This week marks the opening of Central Iowa’s newest attraction, as the $12.5 million Iowa Hall of Pride opens to the public at the beginning of state tournament season, with thousands of sports fans preparing to pour into Greater Des Moines.

“I feel like a proud dad,” said Director Jack Lashier, who along with the Iowa High School Athletic Association has been working for nine years to make the project become a reality.

The 26,000-square-foot facility, which occupies the south side of Hy-Vee Hall at the Iowa Events Center, boasts 26 interactive exhibits, 30 plasma television screens and video interviews with more than 100 Iowa legends, including athletes, musicians, scientists and business executives.

“This is not only an entertaining experience, but an educational experience,” said Lashier, the IHSAA’s former special projects coordinator.

A ribbon cutting will be held at the Iowa Hall of Pride at 1:30 p.m. Thursday, the second day of the four-day state wrestling tournament. Between that tournament and the boys’ and girls’ state basketball tournaments in March at Veterans Memorial Auditorium, the Greater Des Moines Convention and Visitors Bureau estimates that more than 200,000 athletes, parents, coaches, students and other sports fans will visit Greater Des Moines and the Iowa Events Center.

“We don’t really know what to expect,” Lashier said. But staff members and construction crews are pushing ahead toward the scheduled opening date, training volunteers and putting the finishing touches on exhibits, artifact displays, interactive games and murals by Iowa artists.

“I think it’s going to be one of our best attractions in the area,” said Greg Edwards, president and CEO of the Greater Des Moines Convention and Visitors Bureau. “It certainly exceeded our expectations. The few people who have been able to preview the facility have walked away in awe.”

The 96-seat Iowa Experience Theater features a 12-minute film, narrated by opera singer and Iowa native Simon Estes, which portrays scenes from across Iowa, including each sanctioned boys’ and girls’ sport, and closes with video of an Iowa soldier returning home. Lashier found a room of volunteers in tears last week after viewing it.

“We wanted to set a tone and make you feel good about Iowa,” he said.

Visitors can explore the hall’s various exhibits – wellness, wrestling, choir, volleyball, swimming, boys’ and girls’ basketball, track and field, orchestra, media, football, baseball, softball, cheerleading, debate and speech – which includes footage from competitions, memorabilia, interviews, trivia and interactive games.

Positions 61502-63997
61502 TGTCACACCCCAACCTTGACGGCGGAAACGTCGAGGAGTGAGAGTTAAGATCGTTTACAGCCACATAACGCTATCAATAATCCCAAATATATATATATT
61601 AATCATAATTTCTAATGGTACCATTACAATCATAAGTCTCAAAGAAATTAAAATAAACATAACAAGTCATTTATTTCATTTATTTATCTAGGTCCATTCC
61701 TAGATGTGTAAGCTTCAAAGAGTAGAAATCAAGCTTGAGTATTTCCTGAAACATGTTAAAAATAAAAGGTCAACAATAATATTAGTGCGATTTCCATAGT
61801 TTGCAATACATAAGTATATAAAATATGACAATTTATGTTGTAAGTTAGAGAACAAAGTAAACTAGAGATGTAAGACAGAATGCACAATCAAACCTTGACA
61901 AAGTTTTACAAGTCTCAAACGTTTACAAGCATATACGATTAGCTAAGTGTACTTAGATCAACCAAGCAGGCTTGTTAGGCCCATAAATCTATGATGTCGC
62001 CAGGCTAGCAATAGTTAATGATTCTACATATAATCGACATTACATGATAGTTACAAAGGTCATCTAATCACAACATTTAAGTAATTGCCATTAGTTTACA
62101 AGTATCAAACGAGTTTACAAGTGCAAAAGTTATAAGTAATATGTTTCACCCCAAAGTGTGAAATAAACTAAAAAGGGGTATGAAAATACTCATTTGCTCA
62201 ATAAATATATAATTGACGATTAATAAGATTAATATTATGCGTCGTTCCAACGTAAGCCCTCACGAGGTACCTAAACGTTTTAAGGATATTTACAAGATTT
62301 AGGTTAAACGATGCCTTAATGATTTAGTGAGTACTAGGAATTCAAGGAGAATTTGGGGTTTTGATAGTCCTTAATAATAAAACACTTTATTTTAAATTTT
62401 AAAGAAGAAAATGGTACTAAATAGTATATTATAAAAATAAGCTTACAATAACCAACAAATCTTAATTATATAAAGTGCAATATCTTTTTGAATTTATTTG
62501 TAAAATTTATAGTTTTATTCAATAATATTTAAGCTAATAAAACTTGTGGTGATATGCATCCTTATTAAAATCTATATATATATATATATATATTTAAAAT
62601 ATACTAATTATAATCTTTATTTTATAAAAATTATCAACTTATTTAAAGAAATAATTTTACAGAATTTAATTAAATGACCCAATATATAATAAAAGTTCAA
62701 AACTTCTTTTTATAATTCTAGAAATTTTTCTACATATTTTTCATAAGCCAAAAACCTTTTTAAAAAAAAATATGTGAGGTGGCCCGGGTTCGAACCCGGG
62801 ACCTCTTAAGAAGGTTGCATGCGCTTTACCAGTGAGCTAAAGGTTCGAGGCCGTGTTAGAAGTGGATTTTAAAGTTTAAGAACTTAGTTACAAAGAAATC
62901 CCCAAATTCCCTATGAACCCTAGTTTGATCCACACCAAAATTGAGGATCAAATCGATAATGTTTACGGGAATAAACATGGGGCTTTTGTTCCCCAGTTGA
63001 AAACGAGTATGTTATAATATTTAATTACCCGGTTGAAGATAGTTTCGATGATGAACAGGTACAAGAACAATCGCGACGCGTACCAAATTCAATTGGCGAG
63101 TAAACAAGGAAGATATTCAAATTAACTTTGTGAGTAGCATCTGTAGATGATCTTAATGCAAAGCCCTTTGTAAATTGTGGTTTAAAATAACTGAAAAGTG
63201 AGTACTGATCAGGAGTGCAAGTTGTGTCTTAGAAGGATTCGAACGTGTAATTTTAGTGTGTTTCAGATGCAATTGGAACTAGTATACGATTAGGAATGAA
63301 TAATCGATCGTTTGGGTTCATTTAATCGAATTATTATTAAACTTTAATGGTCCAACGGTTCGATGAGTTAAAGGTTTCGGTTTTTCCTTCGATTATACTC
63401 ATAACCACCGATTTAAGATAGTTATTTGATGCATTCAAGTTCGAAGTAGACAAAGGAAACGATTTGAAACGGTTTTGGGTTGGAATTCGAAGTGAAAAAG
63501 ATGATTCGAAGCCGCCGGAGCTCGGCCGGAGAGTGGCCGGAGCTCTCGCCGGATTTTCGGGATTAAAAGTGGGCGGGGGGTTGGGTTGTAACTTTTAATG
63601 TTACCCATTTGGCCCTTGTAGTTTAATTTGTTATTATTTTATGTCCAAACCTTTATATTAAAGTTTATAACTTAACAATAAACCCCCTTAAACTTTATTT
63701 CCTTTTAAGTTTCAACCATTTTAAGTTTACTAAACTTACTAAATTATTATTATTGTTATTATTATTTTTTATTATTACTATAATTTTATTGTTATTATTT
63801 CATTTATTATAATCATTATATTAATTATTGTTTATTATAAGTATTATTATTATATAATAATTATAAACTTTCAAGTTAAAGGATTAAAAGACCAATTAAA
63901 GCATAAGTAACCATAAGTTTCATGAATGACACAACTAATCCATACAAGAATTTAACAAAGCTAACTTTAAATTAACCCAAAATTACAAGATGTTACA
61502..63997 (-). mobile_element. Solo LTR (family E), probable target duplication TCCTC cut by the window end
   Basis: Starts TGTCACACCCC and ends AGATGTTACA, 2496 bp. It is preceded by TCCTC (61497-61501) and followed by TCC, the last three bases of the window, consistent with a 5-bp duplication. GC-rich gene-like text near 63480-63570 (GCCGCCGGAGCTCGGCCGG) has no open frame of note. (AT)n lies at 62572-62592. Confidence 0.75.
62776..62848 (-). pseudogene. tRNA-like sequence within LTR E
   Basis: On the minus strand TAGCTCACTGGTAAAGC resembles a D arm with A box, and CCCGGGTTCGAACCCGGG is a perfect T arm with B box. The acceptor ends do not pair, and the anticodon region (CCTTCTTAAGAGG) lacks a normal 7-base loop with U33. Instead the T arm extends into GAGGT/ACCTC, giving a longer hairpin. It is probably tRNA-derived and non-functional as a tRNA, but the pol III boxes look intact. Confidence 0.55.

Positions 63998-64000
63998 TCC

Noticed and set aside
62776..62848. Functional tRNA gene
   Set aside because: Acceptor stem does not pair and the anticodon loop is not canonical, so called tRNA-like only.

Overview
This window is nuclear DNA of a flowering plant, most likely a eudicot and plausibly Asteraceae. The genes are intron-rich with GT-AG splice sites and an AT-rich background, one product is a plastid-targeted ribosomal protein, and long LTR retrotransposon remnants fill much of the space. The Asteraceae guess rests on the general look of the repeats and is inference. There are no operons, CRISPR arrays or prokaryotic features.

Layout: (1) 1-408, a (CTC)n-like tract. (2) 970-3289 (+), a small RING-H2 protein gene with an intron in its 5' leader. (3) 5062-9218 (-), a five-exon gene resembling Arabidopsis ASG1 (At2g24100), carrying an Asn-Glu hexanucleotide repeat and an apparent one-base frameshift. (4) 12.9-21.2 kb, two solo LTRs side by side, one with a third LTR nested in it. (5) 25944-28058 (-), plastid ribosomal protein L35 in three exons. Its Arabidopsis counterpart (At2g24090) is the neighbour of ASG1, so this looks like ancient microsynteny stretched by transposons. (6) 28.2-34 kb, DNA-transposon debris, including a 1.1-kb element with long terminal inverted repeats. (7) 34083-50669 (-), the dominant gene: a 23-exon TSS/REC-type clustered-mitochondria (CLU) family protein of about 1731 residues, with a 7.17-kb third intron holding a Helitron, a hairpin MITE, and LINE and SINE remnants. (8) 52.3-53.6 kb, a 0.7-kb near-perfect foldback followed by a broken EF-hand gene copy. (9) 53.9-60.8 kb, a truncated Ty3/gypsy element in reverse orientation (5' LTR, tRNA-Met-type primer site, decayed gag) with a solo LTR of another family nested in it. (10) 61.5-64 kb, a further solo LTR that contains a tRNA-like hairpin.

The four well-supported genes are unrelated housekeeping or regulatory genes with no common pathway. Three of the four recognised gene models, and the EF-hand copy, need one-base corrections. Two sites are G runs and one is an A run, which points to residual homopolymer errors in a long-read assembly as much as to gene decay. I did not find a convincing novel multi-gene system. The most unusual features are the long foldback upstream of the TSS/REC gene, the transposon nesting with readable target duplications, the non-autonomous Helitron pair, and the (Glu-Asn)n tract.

The wrestling exhibit will include six hours worth of interviews with Dan Gable, video highlights from past state wrestling championships and a tribute to the state’s 12 four-time state champions. It also includes one of the hall’s several interactive activities, as visitors can compete against each other to score a match by correctly identifying various wrestling maneuvers.

“If you’re a wrestling fan, you’ll be in heaven,” Lashier said.

Each visitor will be given a Smart Card with 15 “invisible clicks,” which can be used at the wrestling activity or several others throughout the hall. At the baseball and softball exhibit, people can step up to the plate and, using three-dimensional goggles mounted to an umpire’s mask, decide instantaneously if a pitch is a ball or a strike.

“The technology that they’ve put into this thing is just incredible,” Edwards said.

The Iowa Hall of Pride also includes a tribute to 30 Iowa heroes, with video of a touchdown by Nile Kinnick and footage of Peggy Whitson during a NASA mission. The IHSAA room features a tribute to Bernie Saggau, the former IHSAA executive director and visionary behind the Hall of Pride. The exhibit ends at a bronze sculpture of an Iowa family, titled “Real Heroes.”

“Because really, the best heroes in Iowa are the parents,” Lashier said.